Sunday, April 10, 2016

Bill Cramsie Day

On this day in 1944, Bill Cramsie climbed into the cockpit of an A-20G attack bomber (43-9699) and methodically went through the warm-up checklist.  It was the 4th combat mission for this West Point graduate and already he was flying in the #3 slot of the lead box of 18 planes -- on the left wing of Major Willets, the 671st Squadron Commander.  Those who knew him and survived are in agreement that he was an outstanding pilot with a promising future.  They were airborne by 8:44 AM and at the scheduled target in France an hour later.  Unfortunately, the cloud cover at that point was 10/10 or total.  The V-1 Buzz Bomb launch site they were hopeful of destroying could not be seen.

The German antiaircraft batteries on the ground had no such disadvantage.  Their radar controls told gunners exactly where the 416th planes were and the barrages they sent aloft were deadly.  As the bombers made another pass over the target the flak became very intense and every plane in the 36-ship-formation suffered from flak damage.  Bill Cramsie lost an engine on the first pass and stayed with the group for the second pass where he reportedly was hit again.  As the lead navigator sought a suitable alternate target, the flight passed into a cloudless area to the north that happened to be above another Buzz Bomb site.  The group dropped their bombs on this target of opportunity and headed home.  Bill, unable to stay with the formation as his remaining engine weakened, fell out of formation.  As they headed back across the English Channel, his academy classmate and friend Scotty Street also lost an engine and fell behind along with Bill who was then in sight below him.  As they crossed Bradwell Bay, losing altitude, both Bill and Scotty were seeking an emergency landing strip.  Both called for bearings to the RAF field nearby and received them from Air Search and Rescue.  At that point, Bill dropped below the clouds at about 400 feet altitude and Scotty made a turn to the West to line up with the Bradwell Bay landing strip.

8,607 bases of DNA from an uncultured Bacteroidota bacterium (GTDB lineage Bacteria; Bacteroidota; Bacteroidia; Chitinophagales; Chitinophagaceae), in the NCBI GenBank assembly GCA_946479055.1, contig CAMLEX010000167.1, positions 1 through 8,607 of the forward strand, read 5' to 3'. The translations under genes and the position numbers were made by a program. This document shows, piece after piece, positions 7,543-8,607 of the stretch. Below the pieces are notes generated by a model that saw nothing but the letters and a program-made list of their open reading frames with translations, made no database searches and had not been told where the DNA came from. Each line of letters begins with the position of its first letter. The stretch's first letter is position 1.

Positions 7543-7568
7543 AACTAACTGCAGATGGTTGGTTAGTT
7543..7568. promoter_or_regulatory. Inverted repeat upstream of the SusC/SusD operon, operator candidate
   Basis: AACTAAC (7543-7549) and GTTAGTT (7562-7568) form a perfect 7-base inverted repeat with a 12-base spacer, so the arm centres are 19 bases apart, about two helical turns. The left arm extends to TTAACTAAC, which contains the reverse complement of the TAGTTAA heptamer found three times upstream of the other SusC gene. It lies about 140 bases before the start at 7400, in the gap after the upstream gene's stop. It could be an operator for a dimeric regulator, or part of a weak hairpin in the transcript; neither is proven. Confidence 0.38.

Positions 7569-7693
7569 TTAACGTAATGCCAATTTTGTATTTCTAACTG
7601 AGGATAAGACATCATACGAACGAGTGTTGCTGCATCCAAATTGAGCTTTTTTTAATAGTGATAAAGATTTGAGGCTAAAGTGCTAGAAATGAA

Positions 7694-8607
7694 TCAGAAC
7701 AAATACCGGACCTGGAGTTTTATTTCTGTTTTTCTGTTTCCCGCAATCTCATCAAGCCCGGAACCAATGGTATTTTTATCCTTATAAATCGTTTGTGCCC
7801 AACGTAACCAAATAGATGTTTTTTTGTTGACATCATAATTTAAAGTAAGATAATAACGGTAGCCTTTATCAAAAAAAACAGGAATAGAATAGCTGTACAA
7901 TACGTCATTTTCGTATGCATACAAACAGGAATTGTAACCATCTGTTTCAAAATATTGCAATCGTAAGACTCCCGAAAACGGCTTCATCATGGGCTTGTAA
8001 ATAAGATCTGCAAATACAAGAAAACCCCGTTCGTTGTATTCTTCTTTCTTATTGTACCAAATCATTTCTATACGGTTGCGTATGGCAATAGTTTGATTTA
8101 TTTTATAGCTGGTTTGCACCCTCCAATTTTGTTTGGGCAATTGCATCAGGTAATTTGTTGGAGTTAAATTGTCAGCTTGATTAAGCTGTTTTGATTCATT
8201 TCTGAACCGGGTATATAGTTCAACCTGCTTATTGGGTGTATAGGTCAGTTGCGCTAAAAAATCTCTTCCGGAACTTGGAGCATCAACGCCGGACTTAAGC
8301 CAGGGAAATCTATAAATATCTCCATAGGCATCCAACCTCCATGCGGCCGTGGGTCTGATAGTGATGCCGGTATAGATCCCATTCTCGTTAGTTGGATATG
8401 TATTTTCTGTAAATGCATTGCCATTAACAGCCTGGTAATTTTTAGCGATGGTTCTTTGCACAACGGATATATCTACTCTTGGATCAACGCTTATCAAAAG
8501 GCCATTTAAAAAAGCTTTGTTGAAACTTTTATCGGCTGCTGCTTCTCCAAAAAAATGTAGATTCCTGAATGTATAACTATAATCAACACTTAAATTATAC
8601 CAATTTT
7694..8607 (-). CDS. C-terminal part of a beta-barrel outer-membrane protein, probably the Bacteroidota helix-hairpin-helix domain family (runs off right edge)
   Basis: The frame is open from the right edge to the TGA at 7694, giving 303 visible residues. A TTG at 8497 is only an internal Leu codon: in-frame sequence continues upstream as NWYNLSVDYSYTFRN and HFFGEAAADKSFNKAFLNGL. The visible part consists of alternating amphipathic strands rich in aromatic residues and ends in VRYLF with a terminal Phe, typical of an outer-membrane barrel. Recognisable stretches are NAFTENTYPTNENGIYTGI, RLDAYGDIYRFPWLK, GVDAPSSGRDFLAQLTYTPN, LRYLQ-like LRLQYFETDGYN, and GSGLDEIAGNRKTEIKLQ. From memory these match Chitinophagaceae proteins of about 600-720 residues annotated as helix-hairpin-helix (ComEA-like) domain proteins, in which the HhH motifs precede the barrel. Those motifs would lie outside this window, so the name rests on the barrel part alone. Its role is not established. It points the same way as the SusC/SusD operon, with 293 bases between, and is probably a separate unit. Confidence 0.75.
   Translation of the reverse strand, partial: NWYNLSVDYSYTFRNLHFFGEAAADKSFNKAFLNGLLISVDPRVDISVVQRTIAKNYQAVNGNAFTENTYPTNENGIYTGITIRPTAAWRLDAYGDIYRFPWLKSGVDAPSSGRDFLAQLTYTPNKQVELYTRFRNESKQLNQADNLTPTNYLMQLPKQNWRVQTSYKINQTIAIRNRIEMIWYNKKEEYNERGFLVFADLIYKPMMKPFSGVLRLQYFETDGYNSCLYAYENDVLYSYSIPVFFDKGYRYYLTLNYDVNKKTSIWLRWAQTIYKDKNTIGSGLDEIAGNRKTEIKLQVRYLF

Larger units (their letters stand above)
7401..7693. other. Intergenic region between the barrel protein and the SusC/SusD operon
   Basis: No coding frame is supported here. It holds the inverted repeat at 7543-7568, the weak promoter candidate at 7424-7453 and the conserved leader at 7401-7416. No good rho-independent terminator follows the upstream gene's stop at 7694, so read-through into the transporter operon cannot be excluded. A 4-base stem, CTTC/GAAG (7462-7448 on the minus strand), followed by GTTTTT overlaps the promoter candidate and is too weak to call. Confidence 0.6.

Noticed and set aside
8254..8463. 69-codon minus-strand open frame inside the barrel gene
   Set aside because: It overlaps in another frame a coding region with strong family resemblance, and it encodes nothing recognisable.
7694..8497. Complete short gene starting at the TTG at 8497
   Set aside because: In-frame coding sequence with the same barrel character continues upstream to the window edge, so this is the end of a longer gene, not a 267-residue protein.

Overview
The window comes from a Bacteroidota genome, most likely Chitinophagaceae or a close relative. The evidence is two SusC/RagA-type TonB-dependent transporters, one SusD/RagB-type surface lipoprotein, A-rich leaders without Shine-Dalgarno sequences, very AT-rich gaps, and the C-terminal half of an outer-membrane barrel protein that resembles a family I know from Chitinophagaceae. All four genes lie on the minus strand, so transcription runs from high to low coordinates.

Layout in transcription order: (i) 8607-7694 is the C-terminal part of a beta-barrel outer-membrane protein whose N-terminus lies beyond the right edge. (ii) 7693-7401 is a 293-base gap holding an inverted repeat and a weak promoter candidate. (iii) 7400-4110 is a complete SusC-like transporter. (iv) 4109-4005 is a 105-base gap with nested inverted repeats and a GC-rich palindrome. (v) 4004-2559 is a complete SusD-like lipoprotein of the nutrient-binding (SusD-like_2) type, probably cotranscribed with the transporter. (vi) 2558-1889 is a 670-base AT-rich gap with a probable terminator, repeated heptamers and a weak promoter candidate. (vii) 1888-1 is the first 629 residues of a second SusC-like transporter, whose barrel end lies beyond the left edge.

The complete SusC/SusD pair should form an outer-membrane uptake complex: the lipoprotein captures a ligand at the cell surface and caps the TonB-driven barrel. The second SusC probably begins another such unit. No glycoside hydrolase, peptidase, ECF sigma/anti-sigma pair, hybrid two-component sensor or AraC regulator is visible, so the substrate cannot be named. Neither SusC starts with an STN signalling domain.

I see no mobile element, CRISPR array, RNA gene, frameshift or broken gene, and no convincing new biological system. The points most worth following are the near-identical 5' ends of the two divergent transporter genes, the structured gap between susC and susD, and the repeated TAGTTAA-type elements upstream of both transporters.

Scotty's crew bailed out over land and he crash-landed without injury, though the plane was beyond repair.  Bill and his crew disappeared.  A Rescue team was never dispatched.  Seventy years later, Chief Inspector Ross Stewart of the British Minstry of Defense Police discovered why.  The coordinates captured from radio direction finding equipment during Bill's call for help were transposed.  Instead of placing his aircraft just offshore near the RAF airbase, they indicated he was some 40 miles east of there over the North Sea.  Of course there was no way for boats to reach that spot in time to do any good and it seems therefore that no effort was made.  Based on eye-witness reports, it is virtually certain that Bill Cramsie, his plane and his crew lie unrecovered in Bradwell Bay -- probably in very shallow water not far off shore.  That realization has spurred considerable interest in generating a serious search for the A-20 and its crew.   Hopefully on Bill Cramsie Day a year from now we will be able to share some more encouraging news about that search for "9699".

Saturday, May 23, 2015

Memorial Day 2015

416th Men Still Missing in Action (ABMC Wall of the Missing)